Wednesday, January 11, 2012

I prefer the word "Bitch"

From The Daily Mail Online

Michelle Obama's claim she's being branded an 'angry black woman' underlines White House desperation

Oh dear. A female New York Times journalist who is very well-disposed towards the Obama family writes a book about the First Couple, their marriage and the White House that portrays the President and his inner circle as dysfunctional.
What does the Obama administration do? Frantically trying to blunt the coverage about the book, including revelationS of f-bombs from Robert Gibbs, then Press Secretary, and lavish parties during a recession, it puts Michelle Obama on television to state this:
"You know, I guess it's more interesting to imagine this conflicted situation here and a strong woman and a, you know, but that's been an image that people have tried to paint of me since, you know, the day Barack announced, that I'm some angry black woman."
I'm sorry but it simply won't wash. It's an attempt to change the subject. It's a way to say that any criticism of the Obamas - or even any truthful warts-and-all portrayal - is racist and therefore unacceptable. And people will see through it.
There are parallels with Hillary Clinton's claim as the Monica Lewinsky scandal was unfolding that there was a "vast Right-wing conspiracy" to get her husband. Certainly, Bill Clinton had determined antagonists on the Right but the reaction of most ordinary Americans to Hillary's conspiracy claim was: "Yes, but your husband was having sex with an intern."
You can watch the CBS interview with Michelle Obama here. It's worth watching the whole thing because it's a train wreck right from the moment at the outset where the First Lady claims she hasn't read the book (she's on television to rebut things in a book - of course she's read all the relevant excerpts).
She then states she's "never had a cross word" with Rahm Emanuel. The now Mayor of Chicago is one of the most combative men on the planet. If she's never had a cross word with him, she's almost unique in Washington and Chicago.
If anything, Michelle Obama's evocation of a racist conspiracy is even less plausible than Hillary's claim.
I listened on NPR yesterday to an interview with Jodi Kantor about her book. You couldn't imagine a person less likely to initiate a racial attack on Michelle Obama. Almost everything she said was positive and complimentary about the Obamas. She even talked about how unfair the "angry black woman" label was.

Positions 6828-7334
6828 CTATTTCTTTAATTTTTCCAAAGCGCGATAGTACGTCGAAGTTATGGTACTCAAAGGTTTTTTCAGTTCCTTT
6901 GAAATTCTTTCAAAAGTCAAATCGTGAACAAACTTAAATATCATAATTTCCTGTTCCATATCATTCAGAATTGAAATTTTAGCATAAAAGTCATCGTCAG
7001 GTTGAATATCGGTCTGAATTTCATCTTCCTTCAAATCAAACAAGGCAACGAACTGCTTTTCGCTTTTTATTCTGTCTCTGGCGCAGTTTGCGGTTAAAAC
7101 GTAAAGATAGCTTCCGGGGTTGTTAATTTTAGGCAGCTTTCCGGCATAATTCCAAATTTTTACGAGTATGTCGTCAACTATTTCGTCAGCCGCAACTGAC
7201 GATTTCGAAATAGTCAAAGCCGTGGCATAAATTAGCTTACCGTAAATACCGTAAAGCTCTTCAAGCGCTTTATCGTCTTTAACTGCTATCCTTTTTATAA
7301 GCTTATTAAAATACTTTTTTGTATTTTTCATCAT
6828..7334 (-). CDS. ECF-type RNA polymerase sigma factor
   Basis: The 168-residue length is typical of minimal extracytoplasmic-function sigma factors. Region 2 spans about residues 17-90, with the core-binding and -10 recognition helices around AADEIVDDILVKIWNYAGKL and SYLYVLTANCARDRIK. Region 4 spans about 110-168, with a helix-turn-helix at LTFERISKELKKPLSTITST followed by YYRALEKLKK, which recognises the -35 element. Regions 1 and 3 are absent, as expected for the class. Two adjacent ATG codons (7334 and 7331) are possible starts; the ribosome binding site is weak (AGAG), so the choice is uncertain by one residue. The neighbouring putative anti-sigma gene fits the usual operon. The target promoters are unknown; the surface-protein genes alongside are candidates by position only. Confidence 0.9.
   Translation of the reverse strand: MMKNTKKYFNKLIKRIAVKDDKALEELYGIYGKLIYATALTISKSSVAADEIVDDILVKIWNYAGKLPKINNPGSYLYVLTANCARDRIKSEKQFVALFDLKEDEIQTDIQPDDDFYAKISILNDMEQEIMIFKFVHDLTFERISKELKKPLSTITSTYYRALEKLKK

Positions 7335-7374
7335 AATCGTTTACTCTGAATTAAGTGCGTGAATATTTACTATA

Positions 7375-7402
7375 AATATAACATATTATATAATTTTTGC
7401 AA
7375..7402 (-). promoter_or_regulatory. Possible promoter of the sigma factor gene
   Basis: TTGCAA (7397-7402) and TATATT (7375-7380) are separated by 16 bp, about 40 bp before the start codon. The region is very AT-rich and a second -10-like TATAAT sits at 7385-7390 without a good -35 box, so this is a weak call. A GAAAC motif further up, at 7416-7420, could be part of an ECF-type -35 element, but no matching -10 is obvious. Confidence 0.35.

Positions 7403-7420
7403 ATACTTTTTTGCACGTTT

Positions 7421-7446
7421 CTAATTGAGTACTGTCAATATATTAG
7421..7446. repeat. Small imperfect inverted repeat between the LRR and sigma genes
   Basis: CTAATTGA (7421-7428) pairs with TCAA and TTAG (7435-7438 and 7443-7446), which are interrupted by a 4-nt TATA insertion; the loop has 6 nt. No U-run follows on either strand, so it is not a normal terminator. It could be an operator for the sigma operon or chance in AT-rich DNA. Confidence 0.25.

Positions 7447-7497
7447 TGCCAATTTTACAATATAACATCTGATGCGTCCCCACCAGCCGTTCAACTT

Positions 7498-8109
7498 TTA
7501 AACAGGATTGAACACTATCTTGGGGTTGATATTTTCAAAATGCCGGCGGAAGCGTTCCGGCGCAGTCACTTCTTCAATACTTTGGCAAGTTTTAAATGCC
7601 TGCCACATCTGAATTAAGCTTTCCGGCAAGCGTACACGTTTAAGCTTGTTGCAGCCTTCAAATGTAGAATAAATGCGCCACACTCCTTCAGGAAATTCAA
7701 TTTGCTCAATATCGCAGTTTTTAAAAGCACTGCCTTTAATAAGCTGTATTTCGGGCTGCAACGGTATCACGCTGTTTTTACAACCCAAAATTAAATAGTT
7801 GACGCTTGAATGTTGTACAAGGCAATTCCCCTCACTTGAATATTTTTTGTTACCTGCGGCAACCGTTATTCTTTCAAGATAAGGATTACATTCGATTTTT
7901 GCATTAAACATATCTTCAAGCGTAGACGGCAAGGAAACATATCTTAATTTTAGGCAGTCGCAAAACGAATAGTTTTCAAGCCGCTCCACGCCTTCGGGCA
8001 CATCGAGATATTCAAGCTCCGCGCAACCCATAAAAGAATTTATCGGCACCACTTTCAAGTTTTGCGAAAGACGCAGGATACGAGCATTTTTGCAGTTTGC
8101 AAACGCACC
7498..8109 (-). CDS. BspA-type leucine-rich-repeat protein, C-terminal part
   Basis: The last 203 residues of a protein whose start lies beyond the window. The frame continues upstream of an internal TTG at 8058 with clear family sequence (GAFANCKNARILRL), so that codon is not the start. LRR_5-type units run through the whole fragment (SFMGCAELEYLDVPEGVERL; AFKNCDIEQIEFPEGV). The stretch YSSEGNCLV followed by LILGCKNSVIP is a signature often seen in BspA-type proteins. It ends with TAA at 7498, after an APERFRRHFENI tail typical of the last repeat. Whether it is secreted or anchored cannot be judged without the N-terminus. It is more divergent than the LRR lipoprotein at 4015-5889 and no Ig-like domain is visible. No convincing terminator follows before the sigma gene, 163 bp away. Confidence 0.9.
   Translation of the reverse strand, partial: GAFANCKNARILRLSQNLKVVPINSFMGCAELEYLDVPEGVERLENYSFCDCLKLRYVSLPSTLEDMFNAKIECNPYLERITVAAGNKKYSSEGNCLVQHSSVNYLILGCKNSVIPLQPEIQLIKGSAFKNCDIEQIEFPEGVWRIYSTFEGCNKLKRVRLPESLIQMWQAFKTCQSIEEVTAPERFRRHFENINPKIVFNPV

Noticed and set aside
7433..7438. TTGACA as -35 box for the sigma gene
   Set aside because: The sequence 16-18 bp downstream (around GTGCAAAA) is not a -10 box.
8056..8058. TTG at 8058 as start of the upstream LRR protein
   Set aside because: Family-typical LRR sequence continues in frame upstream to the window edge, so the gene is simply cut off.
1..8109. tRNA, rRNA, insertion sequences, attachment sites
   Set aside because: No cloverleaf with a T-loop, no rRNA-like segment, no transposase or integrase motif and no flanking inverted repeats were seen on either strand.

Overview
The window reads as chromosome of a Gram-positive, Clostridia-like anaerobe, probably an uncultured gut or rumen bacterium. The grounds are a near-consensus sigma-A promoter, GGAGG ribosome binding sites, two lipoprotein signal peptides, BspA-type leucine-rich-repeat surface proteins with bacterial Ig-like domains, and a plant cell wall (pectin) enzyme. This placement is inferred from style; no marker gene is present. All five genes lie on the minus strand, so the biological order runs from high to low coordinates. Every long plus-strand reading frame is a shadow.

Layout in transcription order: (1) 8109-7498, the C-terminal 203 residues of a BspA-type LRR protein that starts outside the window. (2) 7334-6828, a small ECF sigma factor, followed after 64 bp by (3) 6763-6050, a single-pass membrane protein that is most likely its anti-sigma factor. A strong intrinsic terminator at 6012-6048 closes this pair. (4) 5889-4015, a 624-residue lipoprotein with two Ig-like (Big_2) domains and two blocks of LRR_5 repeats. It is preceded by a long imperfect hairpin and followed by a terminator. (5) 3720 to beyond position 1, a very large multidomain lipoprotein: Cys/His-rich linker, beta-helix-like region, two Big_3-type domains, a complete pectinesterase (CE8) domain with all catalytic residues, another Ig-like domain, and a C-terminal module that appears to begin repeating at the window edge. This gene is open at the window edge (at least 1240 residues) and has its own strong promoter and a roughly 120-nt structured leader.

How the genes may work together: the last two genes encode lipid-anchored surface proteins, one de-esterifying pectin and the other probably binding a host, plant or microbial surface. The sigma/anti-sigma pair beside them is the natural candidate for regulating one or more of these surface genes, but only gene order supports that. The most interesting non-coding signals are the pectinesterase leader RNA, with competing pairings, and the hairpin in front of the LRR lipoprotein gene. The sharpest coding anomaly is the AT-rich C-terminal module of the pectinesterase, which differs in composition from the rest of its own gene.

The book, however, is dynamite. It portrays Obama's inner circle as riven by dissent and jealousy. Gibbs is quoted as saying that Valerie Jarrett, a long-time Obama friend who is so close to the couple that she holidays with them, was a liar and not someone he subsequently took "at all seriously as an adviser to the President of the United States".
And although Kantor clearly admires Michelle Obama there is much fodder for critics and many passages that will raise eyebrows. The First Lady is portrayed as often unhappy and sullen and on occasions fiercely critical of her husband and his aides, who are fearful and unwilling to confront her.
Obama is quoted as being reluctant even to run for president ("I don't need this. I don't need anything.") and as looking forward to his post-presidency. During a debate preparation session, she told her husband: "Barack, feel - don't think!"
There a part which describes Obama's delight at being in Norway, suggesting he found Scandinavians much more appealing than Americans. The trip to pick up his Nobel Peace Prize in 2009 "passed like a brief, happy fantasy for the President, a Nordic alternate reality where citizens were learned and pensive, discussions were thoughtful, and everyone was a fan".
And at times she comes across as peevish and hard to please:
"The First Lady's complaints about the president's team in the White House tended to sound a lot like Michelle's personal complaints about her husband over the years. Not planning, not keeping her informed, focusing on his own needs, taking on risky projects without seeing their potential for failure - they were all charges she had leveled against him since the beginning of their union".
These are certainly things the White House might not wish to see in print but overall the book is complimentary rather than derogatory.
To seek to trash a book that is anything other than pure hagiography has become standard White House practice. But it is also foolish and counter-productive because it only draws more attention to the things they don't like. Playing the race card will backfire.